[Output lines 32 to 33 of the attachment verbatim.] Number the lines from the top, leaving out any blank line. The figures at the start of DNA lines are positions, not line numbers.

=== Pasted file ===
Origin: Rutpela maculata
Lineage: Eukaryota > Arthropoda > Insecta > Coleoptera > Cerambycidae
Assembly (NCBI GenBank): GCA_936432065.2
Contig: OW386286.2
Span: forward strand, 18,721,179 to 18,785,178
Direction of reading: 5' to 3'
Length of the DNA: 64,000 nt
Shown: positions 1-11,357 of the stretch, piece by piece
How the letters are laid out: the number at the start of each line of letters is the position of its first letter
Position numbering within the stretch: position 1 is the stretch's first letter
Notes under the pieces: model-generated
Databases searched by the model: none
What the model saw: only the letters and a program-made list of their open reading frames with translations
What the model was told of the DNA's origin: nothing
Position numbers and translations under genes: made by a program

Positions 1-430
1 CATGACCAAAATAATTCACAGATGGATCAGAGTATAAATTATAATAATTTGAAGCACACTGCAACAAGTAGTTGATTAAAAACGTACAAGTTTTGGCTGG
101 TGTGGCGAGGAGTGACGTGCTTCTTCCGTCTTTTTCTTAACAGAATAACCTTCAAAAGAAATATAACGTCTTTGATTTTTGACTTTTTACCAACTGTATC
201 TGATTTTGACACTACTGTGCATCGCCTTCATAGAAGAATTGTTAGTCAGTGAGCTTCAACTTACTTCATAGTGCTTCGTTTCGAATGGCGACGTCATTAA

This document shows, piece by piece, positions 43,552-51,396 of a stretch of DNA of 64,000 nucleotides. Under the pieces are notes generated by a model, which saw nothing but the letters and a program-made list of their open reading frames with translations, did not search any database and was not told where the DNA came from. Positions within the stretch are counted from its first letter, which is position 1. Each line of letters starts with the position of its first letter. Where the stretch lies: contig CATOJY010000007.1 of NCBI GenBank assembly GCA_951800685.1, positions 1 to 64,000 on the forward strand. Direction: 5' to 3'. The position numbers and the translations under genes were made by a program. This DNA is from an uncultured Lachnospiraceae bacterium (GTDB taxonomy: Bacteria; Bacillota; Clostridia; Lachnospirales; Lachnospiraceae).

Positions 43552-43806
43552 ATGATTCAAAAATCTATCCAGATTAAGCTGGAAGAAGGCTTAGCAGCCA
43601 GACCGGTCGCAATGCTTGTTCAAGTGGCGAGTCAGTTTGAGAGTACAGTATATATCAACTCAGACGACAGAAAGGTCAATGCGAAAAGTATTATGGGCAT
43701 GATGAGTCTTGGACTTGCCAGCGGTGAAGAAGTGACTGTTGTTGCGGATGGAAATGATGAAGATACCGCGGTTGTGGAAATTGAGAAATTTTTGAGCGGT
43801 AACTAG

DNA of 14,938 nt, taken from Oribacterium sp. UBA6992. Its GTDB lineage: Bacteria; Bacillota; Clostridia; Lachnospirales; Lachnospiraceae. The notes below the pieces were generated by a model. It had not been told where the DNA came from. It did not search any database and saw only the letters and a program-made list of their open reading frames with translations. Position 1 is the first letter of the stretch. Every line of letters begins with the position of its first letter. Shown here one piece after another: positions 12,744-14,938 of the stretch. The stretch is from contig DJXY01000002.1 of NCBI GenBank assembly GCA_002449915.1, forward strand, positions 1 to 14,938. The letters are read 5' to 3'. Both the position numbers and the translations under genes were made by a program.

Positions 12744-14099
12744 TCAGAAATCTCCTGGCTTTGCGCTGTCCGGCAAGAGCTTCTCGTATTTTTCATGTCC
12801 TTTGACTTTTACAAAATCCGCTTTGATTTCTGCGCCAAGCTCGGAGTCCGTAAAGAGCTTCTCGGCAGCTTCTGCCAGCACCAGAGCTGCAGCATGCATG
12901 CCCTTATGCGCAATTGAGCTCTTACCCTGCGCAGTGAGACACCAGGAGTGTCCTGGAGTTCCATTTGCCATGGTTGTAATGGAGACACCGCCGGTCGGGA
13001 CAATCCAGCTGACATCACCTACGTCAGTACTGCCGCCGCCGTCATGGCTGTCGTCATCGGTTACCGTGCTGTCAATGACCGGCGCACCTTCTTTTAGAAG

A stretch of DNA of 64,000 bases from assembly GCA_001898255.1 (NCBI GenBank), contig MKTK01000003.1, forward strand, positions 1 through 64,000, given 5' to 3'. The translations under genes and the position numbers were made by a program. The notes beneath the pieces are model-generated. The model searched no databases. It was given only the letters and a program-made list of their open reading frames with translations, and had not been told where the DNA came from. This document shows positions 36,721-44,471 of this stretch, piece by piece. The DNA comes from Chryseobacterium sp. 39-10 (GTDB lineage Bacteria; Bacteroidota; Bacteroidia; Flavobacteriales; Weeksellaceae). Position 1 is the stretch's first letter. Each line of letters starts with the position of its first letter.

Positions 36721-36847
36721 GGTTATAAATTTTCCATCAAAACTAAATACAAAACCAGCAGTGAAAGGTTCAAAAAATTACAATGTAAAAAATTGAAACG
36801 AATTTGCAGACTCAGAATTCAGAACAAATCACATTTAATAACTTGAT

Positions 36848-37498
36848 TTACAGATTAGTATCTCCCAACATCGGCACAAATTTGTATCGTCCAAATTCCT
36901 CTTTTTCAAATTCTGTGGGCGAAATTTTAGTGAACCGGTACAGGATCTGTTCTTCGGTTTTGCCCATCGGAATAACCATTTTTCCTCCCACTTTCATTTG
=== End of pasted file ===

A stretch of DNA of 64,000 bases from assembly GCA_001898255.1 (NCBI GenBank), contig MKTK01000003.1, forward strand, positions 1 through 64,000, given 5' to 3'. The translations under genes and the position numbers were made by a program. The notes beneath the pieces are model-generated. The model searched no databases. It was given only the letters and a program-made list of their open reading frames with translations, and had not been told where the DNA came from. This document shows positions 36,721-44,471 of this stretch, piece by piece. The DNA comes from Chryseobacterium sp. 39-10 (GTDB lineage Bacteria; Bacteroidota; Bacteroidia; Flavobacteriales; Weeksellaceae). Position 1 is the stretch's first letter. Each line of letters starts with the position of its first letter.

Positions 36721-36847